Secretary of Defense Robert Gates has rejected Arizona Senator John McCain's suggestion to put repeal of “Don't Ask, Don't Tell” up for a vote, The Hill reported.

McCain, the highest-ranking Republican on the Senate Armed Services Committee, has dismissed an upcoming Pentagon report on how to implement repeal, saying that he wanted the Pentagon to study “the effects on morale and battle effectiveness” on troops if the ban on gays serving openly is lifted. He also said he wanted the opinions of the service chiefs, who mostly oppose repeal of the Clinton-era law, to weigh more heavily.

“I do not believe that military policy decisions – on this or any other subject – should be made through a referendum on Servicemembers,” Gates wrote to McCain in a letter dated October 25 but only recently made public.

According to unnamed Washington Post sources, the report will show that a large majority (more than 70 percent) of troops are okay serving alongside openly gay troops.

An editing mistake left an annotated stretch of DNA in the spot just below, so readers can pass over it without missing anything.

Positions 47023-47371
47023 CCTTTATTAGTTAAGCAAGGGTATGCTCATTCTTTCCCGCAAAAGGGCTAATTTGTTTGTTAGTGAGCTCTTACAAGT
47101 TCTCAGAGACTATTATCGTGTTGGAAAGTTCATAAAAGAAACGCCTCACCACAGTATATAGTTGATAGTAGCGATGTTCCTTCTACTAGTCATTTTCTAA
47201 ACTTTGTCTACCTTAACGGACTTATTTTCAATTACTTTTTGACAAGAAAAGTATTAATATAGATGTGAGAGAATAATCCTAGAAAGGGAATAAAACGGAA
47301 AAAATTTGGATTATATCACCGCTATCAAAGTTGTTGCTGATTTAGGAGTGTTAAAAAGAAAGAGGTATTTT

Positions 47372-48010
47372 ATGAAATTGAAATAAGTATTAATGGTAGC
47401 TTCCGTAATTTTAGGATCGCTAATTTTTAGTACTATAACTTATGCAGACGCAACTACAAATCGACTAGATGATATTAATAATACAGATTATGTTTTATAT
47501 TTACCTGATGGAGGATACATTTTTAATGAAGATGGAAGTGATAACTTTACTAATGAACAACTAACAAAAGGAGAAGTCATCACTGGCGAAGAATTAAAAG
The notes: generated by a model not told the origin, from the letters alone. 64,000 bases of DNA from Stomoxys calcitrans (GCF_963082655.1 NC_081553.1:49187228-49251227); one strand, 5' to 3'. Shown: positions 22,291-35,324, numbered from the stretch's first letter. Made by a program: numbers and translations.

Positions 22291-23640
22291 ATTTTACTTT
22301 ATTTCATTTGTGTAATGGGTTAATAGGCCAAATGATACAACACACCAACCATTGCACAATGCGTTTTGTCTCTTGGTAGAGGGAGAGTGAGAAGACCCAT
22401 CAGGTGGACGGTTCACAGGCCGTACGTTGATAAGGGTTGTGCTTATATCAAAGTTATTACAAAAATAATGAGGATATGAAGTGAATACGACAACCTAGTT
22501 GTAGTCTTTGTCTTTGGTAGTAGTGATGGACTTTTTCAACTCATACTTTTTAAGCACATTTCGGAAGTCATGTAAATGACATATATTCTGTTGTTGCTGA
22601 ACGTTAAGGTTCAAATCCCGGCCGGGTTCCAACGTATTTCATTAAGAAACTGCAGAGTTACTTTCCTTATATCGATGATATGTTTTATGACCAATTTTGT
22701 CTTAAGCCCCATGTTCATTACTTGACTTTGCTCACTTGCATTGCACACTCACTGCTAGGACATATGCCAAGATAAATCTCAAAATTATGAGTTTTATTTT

Gates said he sought out the opinions of members of the military to better “understand how a change in DADT policy may impact unit cohesion, military readiness and effectiveness, recruiting and retention, and family readiness.”

“This will ensure that we can properly advise the President and the Congress on the impacts of a repeal and develop an implementation plan that appropriately addresses any such impacts,” Gates wrote.

Two days' worth of hearings on the report are scheduled to begin in the Senate next week. In an apparent nod to McCain, Committee Chairman Carl Levin, a Democrat from Michigan, is also seeking the advice of the four service chiefs touted by McCain.